Nevertheless, it is now 8AM and I must wake the child up and prepare him for school. At 8:25AM we are in the car and heading out for the day (because we are freaking awesome at that). For the rest of the day my writing rituals include keeping the outline of the novel on hand for note-taking and 3×5 cards for any scenes that must be written down before they are forgotten.

Check out what some of my fellow authors do for their writing rituals in this month’s Round Robin Discussion!

Skye Taylor http://www.skye-writer.com/blogging_by_the_sea
A.J. Maguire  https://ajmaguire.wordpress.com/ (YOU ARE HERE)
Beverley Bateman http://beverleybateman.blogspot.ca/
Dr. Bob Rich https://bobrich18.wordpress.com/2016/09/24/is-my-writing-right-for-you
Rachael Kosinski http://rachaelkosinski.weebly.com/
Anne Stenhouse  http://annestenhousenovelist.wordpress.com/
Connie Vines http://connievines.blogspot.com/
Helena Fairfax http://www.helenafairfax.com
Victoria Chatham http://victoriachatham.blogspot.ca
Margaret Fieland http://margaretfieland.wordpress.com
Rhobin Courtright http://www.rhobinleecourtright.com

 

The Countdown

I am now exactly three months away from Persona’s publication date.

What does this mean for me?

AJMaguire-PersonaCoverArt-ChrisHoward_rev28_ART_ONLYWell, it means a lot of work, actually. I have a list of things that need to be done like … hunt for virtual space (AKA – look for people online who wouldn’t mind me commandeering their blog/site for a day) and prepping advertising spots and getting reminder letters ready for all the wonderful people who agreed to advance review the book and … so much more.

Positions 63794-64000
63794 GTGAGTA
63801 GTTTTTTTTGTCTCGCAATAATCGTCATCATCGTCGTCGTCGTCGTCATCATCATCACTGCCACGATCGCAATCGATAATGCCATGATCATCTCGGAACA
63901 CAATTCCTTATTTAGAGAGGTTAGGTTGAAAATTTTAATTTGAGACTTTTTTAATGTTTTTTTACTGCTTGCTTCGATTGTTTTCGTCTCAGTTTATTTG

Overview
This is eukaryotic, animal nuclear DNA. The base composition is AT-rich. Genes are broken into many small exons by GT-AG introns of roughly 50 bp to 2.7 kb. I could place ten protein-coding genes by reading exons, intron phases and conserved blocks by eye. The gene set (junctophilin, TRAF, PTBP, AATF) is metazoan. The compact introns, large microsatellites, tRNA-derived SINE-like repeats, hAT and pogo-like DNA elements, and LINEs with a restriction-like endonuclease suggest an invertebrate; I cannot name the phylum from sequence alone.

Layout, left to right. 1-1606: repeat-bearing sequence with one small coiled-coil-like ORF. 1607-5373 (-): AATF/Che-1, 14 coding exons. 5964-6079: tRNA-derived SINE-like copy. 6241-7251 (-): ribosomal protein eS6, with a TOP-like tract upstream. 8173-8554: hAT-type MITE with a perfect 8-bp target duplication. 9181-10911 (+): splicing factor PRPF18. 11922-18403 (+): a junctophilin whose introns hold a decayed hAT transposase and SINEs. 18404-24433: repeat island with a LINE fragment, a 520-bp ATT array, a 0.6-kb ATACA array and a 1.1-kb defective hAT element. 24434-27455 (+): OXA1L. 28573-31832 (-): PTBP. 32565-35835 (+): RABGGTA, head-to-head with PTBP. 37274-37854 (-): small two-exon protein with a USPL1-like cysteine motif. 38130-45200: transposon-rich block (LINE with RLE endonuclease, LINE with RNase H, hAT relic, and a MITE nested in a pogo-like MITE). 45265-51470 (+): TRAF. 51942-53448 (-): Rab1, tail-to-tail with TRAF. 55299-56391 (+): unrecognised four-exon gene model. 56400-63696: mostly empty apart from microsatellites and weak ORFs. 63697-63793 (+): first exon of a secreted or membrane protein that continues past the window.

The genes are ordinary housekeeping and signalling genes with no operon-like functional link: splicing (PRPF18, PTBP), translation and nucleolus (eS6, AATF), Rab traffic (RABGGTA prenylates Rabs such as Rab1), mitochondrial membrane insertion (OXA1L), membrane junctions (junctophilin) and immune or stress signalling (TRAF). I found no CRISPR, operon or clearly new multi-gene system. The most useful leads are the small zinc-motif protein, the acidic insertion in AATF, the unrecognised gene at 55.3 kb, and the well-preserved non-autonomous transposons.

SO. Much. More.

Side Note: Thank you so much to all of my advanced readers. I’ve heard from most of you already and I really, really appreciate the time it takes to sit down and read a book these days. You’re all awesomesauce on toast and I uber love you.

What happened to the Kindle Scout Campaign?

As predicted, this was not the right fit for me. Kindle Scout is made for people who really don’t mind shouting over and over and over again that their book is up and needs votes. I am not that sort of person.

Granted, if I were that sort of person it is entirely possible that I would sell a lot more books. The tactic seems to work very well for a lot of people. For my part, I cannot justify being that much of a pest. And if I spend all my time promoting, I get no writing done. (I am a single parent. My time is limited.)

Having re-read the manuscript hunting for any last-minute errors and the like, I have to say that Persona is a favorite of mine. While I may have bemoaned all the research I had to do writing a historical fiction, it is still one of my favorite stories. Megan is a gentle hero, which I believe to be one of the more common and less noticed heroes in the world today.

In any case … the countdown has begun! Three months and two days and this novel will finally be out for sale. It’s been a long but very satisfying road to see it get to this point and I’m excited for the next step.

 

 

Round Robin Discussion – Scarring your characters

This month for the Round Robin topic we are talking about emotionally scarred characters. The questioned posed is; “What mental, physical or spiritual wounds or scars have you used in your stories?”

The truth is … we all have scars. Whether they’re big or small or whatever, we have them. They define us as people. And the same should be said of any fictional character.